Cholera Vaccination Pilot Project Begins In Haiti
"A year and a half after cholera first struck Haiti, a tiny portion of the population on Thursday began getting vaccinated against the waterborne disease that has infected more than 530,000 Haitians and killed more than 7,040," the New York Times reports (Sontag, 4/12). The pilot project, which will reach only one percent of Haiti's population, "aim[s] ... to show that it's possible to give the required two doses over a two-week period to desperately poor and hard-to-reach people," NPR's health blog "Shots" writes. "If it works, the plan is to convince the Haitian government, deep-pocketed donors and international health agencies to support a much bigger campaign to vaccinate millions of Haitians at highest risk of cholera," according to the blog (Knox, 4/12).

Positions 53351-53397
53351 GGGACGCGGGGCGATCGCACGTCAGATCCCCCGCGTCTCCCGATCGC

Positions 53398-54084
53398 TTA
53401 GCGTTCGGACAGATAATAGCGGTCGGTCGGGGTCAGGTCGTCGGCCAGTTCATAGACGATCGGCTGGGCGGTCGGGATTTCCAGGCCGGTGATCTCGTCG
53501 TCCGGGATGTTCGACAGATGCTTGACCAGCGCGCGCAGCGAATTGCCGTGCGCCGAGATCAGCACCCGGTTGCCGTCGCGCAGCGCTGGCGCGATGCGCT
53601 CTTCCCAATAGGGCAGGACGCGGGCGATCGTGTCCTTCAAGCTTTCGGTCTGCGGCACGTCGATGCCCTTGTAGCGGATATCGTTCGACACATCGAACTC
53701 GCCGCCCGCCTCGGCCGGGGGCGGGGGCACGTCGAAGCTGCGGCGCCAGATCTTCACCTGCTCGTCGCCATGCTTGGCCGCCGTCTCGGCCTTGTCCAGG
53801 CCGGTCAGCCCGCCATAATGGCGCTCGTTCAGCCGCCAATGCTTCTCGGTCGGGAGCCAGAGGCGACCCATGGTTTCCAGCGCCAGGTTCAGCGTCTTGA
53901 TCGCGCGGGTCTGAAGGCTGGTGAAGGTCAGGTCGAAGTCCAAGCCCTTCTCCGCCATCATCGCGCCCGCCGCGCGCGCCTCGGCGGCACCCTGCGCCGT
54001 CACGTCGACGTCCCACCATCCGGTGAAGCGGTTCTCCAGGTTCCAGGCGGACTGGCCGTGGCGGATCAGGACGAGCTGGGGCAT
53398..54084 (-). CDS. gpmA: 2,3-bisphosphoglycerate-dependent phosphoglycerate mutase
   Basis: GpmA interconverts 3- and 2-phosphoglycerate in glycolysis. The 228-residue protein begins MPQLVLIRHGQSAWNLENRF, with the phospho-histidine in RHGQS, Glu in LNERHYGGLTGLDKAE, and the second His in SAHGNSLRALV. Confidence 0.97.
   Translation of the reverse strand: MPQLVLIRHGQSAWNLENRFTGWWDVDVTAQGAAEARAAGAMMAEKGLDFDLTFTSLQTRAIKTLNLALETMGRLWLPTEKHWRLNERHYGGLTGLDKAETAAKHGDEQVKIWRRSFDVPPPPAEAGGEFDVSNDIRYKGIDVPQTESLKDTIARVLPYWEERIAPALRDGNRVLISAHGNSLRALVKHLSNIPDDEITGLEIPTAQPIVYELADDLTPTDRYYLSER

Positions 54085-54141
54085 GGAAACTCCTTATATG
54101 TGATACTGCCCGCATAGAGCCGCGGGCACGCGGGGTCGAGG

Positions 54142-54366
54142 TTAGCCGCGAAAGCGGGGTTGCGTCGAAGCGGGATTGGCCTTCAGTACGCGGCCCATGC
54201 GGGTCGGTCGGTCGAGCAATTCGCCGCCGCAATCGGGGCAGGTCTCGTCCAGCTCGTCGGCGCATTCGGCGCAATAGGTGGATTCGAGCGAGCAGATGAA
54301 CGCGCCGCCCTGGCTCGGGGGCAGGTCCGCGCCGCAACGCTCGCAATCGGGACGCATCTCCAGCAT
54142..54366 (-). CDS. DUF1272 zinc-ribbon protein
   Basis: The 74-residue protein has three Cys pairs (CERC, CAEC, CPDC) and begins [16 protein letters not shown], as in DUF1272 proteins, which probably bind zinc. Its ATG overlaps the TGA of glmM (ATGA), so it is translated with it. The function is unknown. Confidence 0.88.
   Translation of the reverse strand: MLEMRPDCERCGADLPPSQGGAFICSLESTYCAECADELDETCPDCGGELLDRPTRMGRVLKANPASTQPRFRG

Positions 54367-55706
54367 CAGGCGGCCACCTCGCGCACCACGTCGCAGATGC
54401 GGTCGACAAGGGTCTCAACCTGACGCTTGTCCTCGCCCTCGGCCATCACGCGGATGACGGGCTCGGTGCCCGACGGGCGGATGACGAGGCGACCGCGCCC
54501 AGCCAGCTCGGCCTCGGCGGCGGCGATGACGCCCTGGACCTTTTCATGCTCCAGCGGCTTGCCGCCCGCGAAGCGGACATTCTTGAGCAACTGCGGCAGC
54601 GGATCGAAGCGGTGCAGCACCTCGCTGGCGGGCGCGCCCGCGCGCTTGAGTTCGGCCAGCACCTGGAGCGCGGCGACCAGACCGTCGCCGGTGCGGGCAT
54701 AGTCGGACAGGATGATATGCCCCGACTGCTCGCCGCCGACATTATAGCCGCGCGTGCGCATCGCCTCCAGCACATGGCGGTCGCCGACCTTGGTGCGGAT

The organizers, Partners In Health and GHESKIO, this week received approval from a national bioethics committee to move forward with their plan, the New York Times notes (4/12). A delay in beginning the project, which was planned to begin six weeks ago, "has caused a lot of anxiety," the NPR blog reports. First "Haiti's spring rainy season has begun," which can exacerbate the spread of the cholera bacteria, "Shots" notes, adding, "Second, the delay has pushed the cholera vaccination campaign up against a long-planned national campaign to vaccinate children against measles, rubella, polio, rotavirus, Hemophilus influenzae and pneumonia." Because the cholera and polio vaccines should not be delivered simultaneously in young children, the organizers will have to "defer cholera vaccination in 9-and-under children until after they've received polio vaccine, and then to track them down and give them the cholera vaccine," the blog writes (4/12).This is part of the KHN Morning Briefing, a summary of health policy coverage from major news organizations. Sign up for an email subscription.